Soraya Post, former Member of the European Parliament and initiator of the resolution for the recognition of the Roma genocide, together with Raymond Gurême, a French Roma Holocaust survivor and fighter of the French resistance, who addressed members of parliament March 2015. photo: ternYpe International Roma Youth Network
Recognition of the Holocaust of Sinti and Roma in Europe
April 15, 2015 marked a historical moment. The European Parliament voted with an overwhelming majority to finally adopt a resolution which recognises the historical fact of the genocide of Sinti and Roma that took place during World War II. It also acknowledged that at least 500,000 Sinti and Roma were exterminated by the Nazi regime and their allies, whereby in some countries more than 80 per cent of the Sinti and Roma population was killed. The resolution established 2 August as the European Roma Holocaust Memorial Day.
2 August had been chosen by Sinti and Roma organisations as the day to commemorate all Sinti and Roma victims of the Holocaust. On 2 August 1944, the last remaining 4,200 – 4,300 Sinti and Roma in what the SS called the “gypsy family camp” in Auschwitz-Birkenau were killed. The recognition by the European Parliament constituted an important symbolic step in the fight against antigypsyism and contributed to general knowledge of Roma history in Europe.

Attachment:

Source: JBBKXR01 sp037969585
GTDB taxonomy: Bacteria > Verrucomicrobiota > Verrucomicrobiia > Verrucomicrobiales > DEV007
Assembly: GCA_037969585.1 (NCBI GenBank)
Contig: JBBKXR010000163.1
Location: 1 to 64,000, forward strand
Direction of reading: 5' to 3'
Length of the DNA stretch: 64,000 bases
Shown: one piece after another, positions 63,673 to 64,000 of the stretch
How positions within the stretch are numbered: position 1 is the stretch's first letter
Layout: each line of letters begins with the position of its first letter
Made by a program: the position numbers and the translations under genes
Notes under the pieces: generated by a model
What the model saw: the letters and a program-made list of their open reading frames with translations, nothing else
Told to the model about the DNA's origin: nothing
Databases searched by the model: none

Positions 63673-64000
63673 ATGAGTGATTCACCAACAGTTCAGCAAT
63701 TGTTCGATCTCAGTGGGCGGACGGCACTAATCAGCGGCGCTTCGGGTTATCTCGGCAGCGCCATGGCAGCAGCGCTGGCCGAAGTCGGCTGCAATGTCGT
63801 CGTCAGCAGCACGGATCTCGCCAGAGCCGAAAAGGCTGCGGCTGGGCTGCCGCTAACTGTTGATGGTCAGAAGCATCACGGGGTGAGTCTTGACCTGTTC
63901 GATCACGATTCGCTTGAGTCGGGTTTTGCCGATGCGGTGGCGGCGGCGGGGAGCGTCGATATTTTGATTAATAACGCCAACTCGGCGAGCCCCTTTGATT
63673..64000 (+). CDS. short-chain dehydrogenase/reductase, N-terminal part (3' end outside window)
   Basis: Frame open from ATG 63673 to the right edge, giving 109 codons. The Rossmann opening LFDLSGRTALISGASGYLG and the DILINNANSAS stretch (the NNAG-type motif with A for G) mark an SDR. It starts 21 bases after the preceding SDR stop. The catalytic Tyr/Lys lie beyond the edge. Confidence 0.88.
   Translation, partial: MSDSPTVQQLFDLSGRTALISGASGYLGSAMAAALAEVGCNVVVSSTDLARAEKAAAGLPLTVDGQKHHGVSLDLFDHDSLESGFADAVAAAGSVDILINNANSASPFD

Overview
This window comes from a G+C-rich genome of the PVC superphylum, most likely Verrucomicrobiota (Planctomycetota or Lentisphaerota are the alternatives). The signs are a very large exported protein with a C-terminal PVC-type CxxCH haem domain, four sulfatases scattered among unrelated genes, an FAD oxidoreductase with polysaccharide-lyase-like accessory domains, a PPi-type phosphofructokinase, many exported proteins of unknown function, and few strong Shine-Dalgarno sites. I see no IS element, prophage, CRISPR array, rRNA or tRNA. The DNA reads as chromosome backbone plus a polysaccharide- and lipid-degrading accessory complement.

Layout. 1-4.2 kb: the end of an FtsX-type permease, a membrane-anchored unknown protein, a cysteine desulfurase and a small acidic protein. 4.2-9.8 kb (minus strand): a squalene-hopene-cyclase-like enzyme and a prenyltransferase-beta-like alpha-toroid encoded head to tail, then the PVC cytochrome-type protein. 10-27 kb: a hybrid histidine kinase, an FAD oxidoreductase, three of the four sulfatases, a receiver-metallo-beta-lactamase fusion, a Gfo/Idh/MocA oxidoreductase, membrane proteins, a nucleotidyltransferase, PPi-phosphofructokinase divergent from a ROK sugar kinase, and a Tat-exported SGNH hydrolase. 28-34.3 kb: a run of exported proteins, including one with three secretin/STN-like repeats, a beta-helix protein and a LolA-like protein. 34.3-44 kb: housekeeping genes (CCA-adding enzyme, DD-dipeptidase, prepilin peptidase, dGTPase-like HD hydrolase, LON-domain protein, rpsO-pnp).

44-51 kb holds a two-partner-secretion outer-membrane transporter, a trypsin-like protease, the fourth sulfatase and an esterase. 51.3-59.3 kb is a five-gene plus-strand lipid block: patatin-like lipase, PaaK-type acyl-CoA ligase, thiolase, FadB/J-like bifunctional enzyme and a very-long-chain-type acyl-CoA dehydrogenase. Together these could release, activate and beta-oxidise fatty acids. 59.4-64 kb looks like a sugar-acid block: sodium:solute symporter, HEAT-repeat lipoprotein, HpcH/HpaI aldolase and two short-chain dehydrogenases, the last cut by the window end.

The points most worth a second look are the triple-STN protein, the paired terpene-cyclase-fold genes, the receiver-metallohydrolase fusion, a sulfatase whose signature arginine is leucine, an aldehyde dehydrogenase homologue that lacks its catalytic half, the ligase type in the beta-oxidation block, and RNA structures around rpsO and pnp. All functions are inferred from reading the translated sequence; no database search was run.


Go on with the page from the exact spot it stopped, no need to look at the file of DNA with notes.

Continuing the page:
The Parliament also called on the Member States to officially recognise the genocide and other forms of persecution of Sinti and Roma such as deportation and internment that took place during World War II. Already in 2011, the Polish parliament had recognised 2 August as a memorial day, and Croatia followed in 2012. In 2016, former French President Hollande acknowledged a “broad responsibility” of France for its collaboration to intern some 6,500 Roma in 31 French camps before being deported to concentration camps. Nevertheless, around Europe much remains to be done regarding recognition, remembrance, research and education about the Genocide of Sinti and Roma, in particular to preserve endangered memorial sites such as in Lety u Pisku in the Czech Republic and Komárom in Hungary.
Institutional recognition of the Holocaust of Sinti and Roma
The estimated 4000 graves of Holocaust survivors are permanently preserved as family memorials and places of remembrance for future generations
Soraya Post, former Member of the European Parliament and initiator
An overview of remembrance and education in the OSCE region
The Roma Civil Rights Struggle in Poland